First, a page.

Jerry Thompson has been writing for Lake Country Echo since we first began. We decided to reprint this article since many of you will be shopping online while this COVID-19 crisis runs its course. This was originally published in our September, 2018 edition,
Robert Delena spoke with me one day and asked what I knew about Honey. My response was “Huh?” I had never heard about Honey, and as he spoke, I rapidly became more and more skeptical.
It sounded like a coupon app and, at least the ones I tried out, had suspected spyware embedded in them or their coupons were not accepted anywhere.
I searched for and found the joinhoney.com website, and it had minimal upfront information. Another red flag in my book. But I kept digging.
Then I discovered the privacy agreement. I thought “This will be revealing.” (Picture me snickering and wringing my hands.) I found it written in English I could understand. I read nearly the entire statement.
The first section is a letter from the founders, and it states, “We do not sell personal information about anyone who uses our services. Ever. That wouldn’t be fair.”
It also told me that Honey will collect information on products you are looking at, codes you enter and the websites you visit. It will not record any information regarding usernames, passwords or financial in any way. They have more than 8 million members and a thriving community.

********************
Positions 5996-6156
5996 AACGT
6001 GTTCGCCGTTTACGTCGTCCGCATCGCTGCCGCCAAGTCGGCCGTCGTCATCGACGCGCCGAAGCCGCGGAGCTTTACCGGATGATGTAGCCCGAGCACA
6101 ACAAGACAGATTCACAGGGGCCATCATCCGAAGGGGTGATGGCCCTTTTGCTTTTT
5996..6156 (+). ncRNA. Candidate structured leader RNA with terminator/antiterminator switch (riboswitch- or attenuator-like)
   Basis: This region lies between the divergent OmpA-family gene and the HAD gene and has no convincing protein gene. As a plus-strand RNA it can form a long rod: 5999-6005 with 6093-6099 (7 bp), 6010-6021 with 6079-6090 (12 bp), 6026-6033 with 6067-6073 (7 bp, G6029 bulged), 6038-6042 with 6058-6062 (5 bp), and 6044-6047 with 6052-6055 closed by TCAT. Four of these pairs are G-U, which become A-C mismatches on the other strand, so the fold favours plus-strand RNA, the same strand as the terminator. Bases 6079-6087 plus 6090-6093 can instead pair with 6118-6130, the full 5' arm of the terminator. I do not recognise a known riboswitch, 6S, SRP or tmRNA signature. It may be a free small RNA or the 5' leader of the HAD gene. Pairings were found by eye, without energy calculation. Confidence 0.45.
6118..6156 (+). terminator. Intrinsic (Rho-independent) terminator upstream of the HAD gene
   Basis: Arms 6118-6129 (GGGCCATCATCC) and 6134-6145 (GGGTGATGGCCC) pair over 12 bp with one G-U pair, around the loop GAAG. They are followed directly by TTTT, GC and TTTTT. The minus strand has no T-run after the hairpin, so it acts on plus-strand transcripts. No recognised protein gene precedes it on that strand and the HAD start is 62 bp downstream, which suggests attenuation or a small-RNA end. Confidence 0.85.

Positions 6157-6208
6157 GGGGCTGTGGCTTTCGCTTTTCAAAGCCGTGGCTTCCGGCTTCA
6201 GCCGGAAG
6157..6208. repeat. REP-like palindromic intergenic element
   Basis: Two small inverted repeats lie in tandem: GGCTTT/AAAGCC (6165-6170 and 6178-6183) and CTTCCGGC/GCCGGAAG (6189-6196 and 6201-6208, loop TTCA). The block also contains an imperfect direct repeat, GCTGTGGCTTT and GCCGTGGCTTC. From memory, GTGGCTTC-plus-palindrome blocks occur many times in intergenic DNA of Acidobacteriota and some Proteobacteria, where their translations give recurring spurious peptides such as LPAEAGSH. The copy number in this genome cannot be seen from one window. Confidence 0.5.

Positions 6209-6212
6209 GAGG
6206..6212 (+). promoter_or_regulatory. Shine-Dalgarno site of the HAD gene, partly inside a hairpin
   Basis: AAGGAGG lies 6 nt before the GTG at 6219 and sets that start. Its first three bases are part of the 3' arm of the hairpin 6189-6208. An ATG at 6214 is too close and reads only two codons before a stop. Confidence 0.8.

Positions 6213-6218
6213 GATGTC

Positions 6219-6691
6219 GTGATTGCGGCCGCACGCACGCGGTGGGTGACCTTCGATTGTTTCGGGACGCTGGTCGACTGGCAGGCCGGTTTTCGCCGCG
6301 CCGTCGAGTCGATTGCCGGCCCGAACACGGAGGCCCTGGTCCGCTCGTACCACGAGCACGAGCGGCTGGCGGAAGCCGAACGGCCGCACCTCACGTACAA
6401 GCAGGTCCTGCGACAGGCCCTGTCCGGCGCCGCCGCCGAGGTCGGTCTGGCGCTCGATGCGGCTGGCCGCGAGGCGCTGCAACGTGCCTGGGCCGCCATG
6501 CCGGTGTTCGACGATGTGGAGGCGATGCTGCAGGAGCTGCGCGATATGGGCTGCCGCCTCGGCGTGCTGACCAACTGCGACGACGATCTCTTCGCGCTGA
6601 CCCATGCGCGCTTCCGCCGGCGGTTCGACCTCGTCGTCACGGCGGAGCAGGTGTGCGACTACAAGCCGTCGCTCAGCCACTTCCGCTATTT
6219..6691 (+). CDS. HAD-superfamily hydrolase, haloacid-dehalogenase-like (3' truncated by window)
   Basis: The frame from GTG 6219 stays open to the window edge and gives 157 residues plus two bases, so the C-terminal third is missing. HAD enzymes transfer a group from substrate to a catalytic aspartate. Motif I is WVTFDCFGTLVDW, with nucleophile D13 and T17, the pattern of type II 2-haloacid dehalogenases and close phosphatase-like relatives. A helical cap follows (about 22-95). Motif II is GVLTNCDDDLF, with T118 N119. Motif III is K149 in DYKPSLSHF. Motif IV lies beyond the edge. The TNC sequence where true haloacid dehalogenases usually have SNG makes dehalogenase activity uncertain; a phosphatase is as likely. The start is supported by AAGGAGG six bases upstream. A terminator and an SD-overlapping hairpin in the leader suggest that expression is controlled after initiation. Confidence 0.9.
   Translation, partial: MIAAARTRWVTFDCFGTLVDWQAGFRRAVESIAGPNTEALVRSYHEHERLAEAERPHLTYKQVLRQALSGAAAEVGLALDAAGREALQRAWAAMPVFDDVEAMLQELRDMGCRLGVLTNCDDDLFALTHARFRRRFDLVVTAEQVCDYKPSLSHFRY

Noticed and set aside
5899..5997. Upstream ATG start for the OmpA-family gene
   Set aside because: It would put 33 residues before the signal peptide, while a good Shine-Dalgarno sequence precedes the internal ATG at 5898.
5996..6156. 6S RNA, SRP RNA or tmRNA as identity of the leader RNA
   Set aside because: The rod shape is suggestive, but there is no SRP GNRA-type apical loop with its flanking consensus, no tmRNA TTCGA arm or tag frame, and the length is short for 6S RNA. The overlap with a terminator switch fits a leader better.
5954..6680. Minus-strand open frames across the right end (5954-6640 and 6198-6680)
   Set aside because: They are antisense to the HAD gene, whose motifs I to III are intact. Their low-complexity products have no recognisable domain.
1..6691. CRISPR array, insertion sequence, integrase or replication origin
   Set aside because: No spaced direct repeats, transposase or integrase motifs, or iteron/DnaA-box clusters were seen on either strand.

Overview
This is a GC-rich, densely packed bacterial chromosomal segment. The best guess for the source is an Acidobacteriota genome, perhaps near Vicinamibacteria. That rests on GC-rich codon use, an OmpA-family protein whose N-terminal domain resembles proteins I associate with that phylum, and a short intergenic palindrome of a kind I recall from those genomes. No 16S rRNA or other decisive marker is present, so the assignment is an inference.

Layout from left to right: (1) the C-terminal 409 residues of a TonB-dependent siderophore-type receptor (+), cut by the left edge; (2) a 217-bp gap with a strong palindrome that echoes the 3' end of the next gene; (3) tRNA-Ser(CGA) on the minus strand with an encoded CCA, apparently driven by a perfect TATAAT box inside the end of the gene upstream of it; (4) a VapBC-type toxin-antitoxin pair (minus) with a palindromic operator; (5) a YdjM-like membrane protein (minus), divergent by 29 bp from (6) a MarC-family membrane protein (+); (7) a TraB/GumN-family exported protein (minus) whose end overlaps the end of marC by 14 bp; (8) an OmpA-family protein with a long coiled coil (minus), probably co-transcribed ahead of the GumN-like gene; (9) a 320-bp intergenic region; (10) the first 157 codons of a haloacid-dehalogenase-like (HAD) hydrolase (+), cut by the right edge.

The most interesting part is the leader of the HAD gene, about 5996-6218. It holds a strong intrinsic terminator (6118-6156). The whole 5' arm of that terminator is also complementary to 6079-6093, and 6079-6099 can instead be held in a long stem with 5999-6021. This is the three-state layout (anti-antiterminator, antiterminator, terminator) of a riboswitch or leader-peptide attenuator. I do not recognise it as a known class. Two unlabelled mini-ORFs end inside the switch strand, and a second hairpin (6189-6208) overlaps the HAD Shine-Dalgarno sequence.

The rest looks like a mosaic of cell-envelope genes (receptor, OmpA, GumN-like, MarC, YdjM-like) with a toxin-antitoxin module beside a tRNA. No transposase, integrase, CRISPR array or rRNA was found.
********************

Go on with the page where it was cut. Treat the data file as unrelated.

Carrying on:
Ryan Hudson (co-founder) was out buying pizza with his family in 2012. Money was tight and wished he had an easy way to find a coupon for it. Frustrated, he thought someone should do something about this. He realized he could be that someone. He partnered with George Ruan and Honey was born.
Snopes.com says they are a legitimate entity and not a scam.
How it works
If you want to check out Honey for yourself, then go to joinhoney.com and sign up. Install the extension into your favorite browser(s) (I did it for FireFox and Chrome). You will need to log into the extension. Then when you’re shopping online, you add items to your cart. When you are ready to check out click the coupon box or the orange “h” near your address bar of the browser. Honey will appear and offer to try the coupon codes it found and checks them all for you.
I used it on wish.com. Honey found 11 coupons and tried them all for me. It worked just like it said it would, however, in my case, it did not apply a code that would save me money.
The limitations are that it will not always find a code that will save you money.
Honey does not work with every website. The software works well on major sites like Amazon and Target, but not all.
The app does not run on mobile devices. You need to use a desktop computer. They are working on a mobile version, but as of this writing, it has not been released.
In conclusion, I’m a fan. I do the majority of my online shopping on my windows based laptop. In my test, it performed as advertised.
I look forward to saving a few bucks during my next online shopping trip.